I still feel numb thinking about it now. The nurses looked at me with sympathy, some kind words, but also words of encouragement that I will never forget. The Dr left and I listened as my sister called my brother and eldest sister. I wanted my Dad, miles away on holiday, I wanted my mum, so far away in a place she could never come back from. I think saying I was in shock was an understatement, and I don’t think I realised the weight of what was happening until I was walking down the corridor, hand in hand with my brother, crying continuously whilst he told me everything would be okay.
No matter what I never want to forget that day because my eyes were opened to the real gravity of my situation, that no matter what you think or what plans you have Allah’s plans are bigger, and you can never fight your fate. What was a burden on my mind that moment was not that I had been diagnosed with the fearsome ‘C’ word, but how would I tell my dad? How could he go through this all over again after doing it with my mum? How could I manage this without her? But I am so grateful to Allah that I had sisters, a brother, friends that were there at that very moment and the time that passed after to get me through the shock.
I’ve never understood why this happened, what caused it, the doctors reply was ‘it’s just one of those things’, and no matter how hard I fight it that’s it. That’s all it is. Sometimes you don’t have a choice in life and you just have to get on with it, and I wish I could say I have changed my life completely around since then – I can’t, but I don’t know what the future holds yet. I am just one big question mark.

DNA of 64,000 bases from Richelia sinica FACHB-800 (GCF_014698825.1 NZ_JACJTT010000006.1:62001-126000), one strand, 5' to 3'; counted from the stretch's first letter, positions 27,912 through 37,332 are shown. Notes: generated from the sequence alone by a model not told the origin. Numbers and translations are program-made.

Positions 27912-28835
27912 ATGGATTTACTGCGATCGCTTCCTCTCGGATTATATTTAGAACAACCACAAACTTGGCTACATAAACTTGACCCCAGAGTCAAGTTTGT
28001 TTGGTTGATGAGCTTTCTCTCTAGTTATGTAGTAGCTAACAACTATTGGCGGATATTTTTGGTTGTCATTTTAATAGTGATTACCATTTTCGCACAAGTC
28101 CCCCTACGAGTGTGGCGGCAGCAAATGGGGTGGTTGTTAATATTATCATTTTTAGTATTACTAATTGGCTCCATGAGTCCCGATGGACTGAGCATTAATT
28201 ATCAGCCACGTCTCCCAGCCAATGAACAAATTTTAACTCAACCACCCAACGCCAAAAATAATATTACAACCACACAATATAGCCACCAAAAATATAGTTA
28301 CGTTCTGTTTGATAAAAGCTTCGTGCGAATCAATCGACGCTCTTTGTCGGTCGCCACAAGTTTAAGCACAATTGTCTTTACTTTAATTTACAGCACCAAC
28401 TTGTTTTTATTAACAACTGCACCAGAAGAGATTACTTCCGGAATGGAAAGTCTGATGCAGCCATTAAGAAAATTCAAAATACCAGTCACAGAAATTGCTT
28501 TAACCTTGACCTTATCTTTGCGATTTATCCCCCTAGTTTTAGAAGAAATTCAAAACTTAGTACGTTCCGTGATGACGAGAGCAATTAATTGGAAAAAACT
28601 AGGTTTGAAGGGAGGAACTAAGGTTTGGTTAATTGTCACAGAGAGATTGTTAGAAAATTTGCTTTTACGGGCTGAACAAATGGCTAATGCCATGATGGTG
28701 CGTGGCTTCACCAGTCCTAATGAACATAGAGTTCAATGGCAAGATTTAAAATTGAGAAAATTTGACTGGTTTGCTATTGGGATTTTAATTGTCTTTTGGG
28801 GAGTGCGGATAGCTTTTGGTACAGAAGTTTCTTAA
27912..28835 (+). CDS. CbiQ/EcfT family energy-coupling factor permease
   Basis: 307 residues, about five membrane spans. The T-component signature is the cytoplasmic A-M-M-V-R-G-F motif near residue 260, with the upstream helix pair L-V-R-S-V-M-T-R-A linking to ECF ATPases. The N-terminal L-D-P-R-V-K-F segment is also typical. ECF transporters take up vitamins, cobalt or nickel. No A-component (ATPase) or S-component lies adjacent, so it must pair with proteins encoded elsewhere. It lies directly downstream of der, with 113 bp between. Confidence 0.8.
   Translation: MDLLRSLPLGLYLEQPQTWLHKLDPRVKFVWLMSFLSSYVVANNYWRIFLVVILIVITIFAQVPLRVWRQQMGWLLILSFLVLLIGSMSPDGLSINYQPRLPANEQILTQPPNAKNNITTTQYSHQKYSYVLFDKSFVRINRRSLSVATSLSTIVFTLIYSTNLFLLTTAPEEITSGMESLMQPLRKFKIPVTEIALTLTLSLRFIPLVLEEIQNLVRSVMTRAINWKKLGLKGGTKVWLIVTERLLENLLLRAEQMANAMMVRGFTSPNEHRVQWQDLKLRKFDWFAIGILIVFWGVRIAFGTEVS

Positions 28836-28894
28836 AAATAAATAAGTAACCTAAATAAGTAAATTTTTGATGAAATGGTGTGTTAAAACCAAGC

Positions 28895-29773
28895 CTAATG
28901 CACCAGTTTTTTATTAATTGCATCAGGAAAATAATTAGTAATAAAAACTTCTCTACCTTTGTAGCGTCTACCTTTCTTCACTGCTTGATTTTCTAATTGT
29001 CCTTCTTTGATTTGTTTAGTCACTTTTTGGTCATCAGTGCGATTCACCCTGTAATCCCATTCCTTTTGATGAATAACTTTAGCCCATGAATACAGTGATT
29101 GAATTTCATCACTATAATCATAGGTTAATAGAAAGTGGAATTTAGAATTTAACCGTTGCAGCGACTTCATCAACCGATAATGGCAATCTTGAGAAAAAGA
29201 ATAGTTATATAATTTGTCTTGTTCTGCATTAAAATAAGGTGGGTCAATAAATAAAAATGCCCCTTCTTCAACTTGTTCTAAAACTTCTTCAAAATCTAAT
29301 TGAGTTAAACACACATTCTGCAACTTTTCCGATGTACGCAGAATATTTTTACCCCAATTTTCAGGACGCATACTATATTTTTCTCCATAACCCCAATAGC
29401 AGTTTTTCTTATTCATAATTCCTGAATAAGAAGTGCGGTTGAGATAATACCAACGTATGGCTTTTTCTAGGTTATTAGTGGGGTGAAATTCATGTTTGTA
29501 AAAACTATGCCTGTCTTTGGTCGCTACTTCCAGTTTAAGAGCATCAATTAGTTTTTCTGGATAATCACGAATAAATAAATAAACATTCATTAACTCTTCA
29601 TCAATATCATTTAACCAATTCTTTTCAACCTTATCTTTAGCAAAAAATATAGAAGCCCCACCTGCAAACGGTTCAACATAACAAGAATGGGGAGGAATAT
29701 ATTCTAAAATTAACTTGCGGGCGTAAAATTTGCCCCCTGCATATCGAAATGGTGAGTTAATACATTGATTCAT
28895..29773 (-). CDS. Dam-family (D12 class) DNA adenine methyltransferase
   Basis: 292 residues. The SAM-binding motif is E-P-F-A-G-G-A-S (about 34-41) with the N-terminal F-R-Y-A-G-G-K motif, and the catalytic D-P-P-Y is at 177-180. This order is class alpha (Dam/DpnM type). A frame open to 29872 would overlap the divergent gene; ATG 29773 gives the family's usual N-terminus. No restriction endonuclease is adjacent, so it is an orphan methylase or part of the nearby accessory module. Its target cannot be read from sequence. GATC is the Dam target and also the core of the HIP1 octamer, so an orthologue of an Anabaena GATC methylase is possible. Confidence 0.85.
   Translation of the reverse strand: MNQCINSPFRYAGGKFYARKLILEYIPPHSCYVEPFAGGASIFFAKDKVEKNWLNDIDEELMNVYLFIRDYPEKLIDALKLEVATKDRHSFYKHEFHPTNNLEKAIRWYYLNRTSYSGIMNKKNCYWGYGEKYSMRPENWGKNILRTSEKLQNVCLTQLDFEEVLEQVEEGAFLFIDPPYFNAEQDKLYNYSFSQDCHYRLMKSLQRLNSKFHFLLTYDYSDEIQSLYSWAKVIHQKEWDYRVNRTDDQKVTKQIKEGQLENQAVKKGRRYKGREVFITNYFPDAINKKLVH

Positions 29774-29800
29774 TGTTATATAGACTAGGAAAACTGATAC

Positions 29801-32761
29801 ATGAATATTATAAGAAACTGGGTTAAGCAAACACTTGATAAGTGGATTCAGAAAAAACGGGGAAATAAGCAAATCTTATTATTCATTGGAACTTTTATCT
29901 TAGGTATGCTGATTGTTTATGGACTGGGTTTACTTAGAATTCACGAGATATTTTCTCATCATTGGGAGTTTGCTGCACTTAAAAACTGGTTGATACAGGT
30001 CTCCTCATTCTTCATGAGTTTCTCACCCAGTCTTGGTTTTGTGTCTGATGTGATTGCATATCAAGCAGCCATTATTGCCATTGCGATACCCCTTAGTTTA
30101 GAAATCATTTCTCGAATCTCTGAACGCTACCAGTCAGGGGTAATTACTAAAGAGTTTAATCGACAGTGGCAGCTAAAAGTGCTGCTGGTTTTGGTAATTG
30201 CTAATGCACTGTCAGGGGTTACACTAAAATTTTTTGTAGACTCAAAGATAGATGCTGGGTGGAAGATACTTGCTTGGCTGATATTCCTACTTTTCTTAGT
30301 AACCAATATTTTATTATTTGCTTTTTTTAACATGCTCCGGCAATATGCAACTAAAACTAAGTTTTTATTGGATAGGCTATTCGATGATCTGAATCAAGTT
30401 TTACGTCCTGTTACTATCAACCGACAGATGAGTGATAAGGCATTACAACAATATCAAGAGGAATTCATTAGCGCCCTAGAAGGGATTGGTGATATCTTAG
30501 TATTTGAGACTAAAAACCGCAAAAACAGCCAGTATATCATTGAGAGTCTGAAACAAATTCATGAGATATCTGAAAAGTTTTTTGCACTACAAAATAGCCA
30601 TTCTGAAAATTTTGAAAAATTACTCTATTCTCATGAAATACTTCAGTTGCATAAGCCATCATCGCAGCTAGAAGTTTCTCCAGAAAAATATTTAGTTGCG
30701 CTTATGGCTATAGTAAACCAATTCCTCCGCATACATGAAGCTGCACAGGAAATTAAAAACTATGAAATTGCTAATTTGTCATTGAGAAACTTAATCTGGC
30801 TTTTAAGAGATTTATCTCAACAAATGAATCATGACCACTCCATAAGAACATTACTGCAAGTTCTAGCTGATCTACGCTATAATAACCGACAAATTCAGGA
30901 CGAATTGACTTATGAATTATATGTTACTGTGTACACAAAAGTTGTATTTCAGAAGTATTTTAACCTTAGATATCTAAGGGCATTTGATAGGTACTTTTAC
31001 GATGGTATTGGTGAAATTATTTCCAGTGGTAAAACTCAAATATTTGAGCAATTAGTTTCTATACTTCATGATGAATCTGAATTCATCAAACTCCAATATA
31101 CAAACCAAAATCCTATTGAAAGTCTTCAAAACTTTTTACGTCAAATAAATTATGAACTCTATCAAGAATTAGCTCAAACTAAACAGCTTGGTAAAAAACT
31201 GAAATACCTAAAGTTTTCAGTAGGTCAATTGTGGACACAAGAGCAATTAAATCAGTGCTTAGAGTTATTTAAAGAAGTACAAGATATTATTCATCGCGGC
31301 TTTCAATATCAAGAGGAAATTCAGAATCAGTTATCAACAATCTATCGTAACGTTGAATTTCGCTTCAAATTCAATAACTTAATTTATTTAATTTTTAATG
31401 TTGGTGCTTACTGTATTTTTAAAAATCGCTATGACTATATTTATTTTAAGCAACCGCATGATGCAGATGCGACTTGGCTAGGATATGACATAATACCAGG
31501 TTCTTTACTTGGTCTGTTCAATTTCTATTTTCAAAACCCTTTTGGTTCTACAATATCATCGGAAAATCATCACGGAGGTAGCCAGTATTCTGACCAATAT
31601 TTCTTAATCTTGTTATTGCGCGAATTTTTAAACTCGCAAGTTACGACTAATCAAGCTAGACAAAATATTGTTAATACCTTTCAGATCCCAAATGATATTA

So the moral of the story so far is, no doubt we will all be placed in situations where our lives are turned upside down, but stopping is not the answer. If I had a pound (or 50) for every time I have given up in the last 11 weeks I would be a very rich woman right now; and natwest would probably not be breathing down my neck as my overdraft decided to disappear during my first 2 weeks in hospital. Courage, bravery and strength is what gets any of us through difficult times; and I am the last person I would imagine has shown that, but putting the brakes on and making life come to a standstill is not the answer. What you can and can’t achieve is all in the mind, and coming from a pessimist like me that’s a big statement to make.
I wish I was this wise in real life.
Lastly, as I get back to finding ways to move myself to the Shire, I’ll finish on this note.
“I wish none of this had happened.” Frodo
“So do all who live to see such times, but that is not for them to decide. All we have to decide is what to do with the time that is given to us.” Gandalf